This Easter, choose to rise higher

Every life is precious, permanent, and protected.

Perhaps the thing we yearn for most when a loved one passes on is to bring them back for just one more day. We yearn to hold them, tell them again how much we love them. This year especially has brought a new form of grief for many who, because of pandemic restrictions, have had to say goodbye to family and loved ones without the added comfort of being by their side. 

The Discoverer of Christian Science, Mary Baker Eddy, expressed similar feelings when her beloved husband Gilbert Eddy passed on after just five sweet years of marriage. At this point, Mrs. Eddy had founded her Metaphysical College; taught many classes of students; published the third edition of her textbook on Christian Science, Science and Health with Key to the Scriptures; and been ordained the pastor of her fledgling church. Although a 19th-century woman, she had demonstrated great self-sufficiency and was not dependent on her husband for her livelihood. But in addition to being one of the first of her students to advertise as a Christian Science practitioner, Gilbert was a tremendous aid to her in many aspects of her work, and she dearly missed his strong, gracious, and stalwart support. 

Nearly a month after his death, “she felt almost as though she never could be comforted while separated from her beloved Gilbert,” according to Robert Peel in Mary Baker Eddy: Years of Trial. In a letter to a friend, she described her husband as “ ‘strong, noble, and [with] the sweetest disposition and the most benevolent charitable nature I ever recognized in any person’ ” (p. 117).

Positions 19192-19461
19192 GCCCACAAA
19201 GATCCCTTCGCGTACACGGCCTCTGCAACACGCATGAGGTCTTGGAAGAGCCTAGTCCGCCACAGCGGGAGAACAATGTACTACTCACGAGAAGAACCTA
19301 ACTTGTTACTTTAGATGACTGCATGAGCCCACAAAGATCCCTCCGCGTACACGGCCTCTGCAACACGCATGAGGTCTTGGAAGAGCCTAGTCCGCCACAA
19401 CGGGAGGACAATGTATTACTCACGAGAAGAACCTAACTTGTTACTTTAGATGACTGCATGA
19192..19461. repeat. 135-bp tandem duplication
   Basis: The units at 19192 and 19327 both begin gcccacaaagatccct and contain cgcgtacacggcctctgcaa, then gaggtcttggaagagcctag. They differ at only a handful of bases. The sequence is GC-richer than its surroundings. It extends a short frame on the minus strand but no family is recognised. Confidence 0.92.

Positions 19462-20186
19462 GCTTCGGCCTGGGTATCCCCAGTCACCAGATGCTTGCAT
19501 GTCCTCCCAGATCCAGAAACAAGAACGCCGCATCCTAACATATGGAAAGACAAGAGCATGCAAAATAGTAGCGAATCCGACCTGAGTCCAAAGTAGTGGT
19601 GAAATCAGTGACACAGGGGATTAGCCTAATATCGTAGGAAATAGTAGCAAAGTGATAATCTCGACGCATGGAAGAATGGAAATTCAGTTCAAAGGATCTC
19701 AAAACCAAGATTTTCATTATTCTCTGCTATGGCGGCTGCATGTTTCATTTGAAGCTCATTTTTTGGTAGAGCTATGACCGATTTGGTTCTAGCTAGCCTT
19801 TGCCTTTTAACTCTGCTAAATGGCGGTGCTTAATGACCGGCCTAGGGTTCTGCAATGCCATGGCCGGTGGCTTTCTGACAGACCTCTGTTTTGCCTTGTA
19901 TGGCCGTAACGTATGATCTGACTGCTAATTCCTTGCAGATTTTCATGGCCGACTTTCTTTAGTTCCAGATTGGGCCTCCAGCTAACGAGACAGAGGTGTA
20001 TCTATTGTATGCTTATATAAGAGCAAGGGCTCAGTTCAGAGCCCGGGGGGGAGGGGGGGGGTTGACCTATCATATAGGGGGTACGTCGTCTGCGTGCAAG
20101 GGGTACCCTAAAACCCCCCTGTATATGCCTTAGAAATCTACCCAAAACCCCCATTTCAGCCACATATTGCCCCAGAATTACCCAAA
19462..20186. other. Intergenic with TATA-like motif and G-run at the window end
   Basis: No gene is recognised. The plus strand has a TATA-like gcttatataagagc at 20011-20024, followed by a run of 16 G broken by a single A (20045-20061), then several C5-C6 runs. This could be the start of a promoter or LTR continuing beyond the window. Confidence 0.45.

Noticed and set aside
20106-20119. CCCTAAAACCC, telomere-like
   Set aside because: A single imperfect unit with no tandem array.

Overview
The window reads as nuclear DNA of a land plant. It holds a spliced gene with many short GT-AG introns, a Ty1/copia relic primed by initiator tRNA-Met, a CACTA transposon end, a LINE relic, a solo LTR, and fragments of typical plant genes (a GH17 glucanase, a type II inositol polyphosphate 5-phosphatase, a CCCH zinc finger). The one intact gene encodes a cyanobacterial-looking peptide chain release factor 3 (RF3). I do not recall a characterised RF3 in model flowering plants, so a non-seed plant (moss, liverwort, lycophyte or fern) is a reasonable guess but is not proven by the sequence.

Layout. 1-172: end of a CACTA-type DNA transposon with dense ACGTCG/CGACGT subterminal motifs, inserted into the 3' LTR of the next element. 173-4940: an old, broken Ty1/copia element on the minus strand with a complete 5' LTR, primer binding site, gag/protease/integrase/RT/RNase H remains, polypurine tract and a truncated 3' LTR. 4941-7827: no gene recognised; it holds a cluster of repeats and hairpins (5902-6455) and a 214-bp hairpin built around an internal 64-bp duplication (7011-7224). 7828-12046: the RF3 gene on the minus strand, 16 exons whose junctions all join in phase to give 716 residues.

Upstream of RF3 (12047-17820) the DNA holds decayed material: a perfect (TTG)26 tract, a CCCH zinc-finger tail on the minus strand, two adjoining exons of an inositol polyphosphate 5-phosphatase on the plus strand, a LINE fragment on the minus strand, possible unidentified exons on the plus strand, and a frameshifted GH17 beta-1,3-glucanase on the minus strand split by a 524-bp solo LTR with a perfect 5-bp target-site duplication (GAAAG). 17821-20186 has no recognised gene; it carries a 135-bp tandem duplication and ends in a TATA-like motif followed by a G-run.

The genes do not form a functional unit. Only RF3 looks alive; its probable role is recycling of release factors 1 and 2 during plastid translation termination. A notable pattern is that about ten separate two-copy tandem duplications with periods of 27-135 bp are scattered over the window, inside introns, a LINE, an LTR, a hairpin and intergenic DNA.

Peel records that Mrs. Eddy decided to retreat to Vermont with trusted friends “for a short period of quiet” to find solace. During her stay, she wrote to her student Julia Bartlett, “I cant yet feel much interest in anything . . . of earth. I shall try and eventually succeed in rising from the gloom of my irreparable loss, but it must take time” (p. 118).

Of course, Mrs. Eddy did eventually rise above her grief, returning to her work in a little over a month. And from her own healing experience, she was able to bring comfort and relief to those who suffer sorrow and loss. In her textbook, she wrote, “This is the doctrine of Christian Science: that divine Love cannot be deprived of its manifestation, or object; that joy cannot be turned into sorrow, for sorrow is not the master of joy; that good can never produce evil; that matter can never produce mind nor life result in death” (p. 304).

Imagine the joy Christ Jesus’ disciples must have felt when they learned that their Master was not dead but had risen. Jesus did come back—and for more than a day. He shared a joyous reunion breakfast with his disciples, walked and talked with them, and helped them to rise above their grief. Mrs. Eddy explained: “His resurrection was also their resurrection. It helped them to raise themselves and others from spiritual dulness and blind belief in God into the perception of infinite possibilities” (Science and Health, p. 34). 

Easter celebrates the risen Christ, which gives each of us the promise of eternal life. It invites us all to turn from grief to the recognition of those “infinite possibilities.” I certainly had to after my mom passed on. My husband and I had just moved with our young family so I could begin a new job in a new state. We had been living close to my mom and planned to move her nearby after we’d settled into our new home. When a caregiver called me at work to tell me of her sudden decline, I retreated to a conference room for some privacy. There was no time to travel to be with her, so I was incredibly grateful for the caregiver and close friends (all from our church family in the area where she was living) who gathered by her side and stayed with her. With me on the phone, they formed a circle around her, singing hymns and offering prayers of support as she gracefully departed. It felt holy and heart-wrenching at the same time.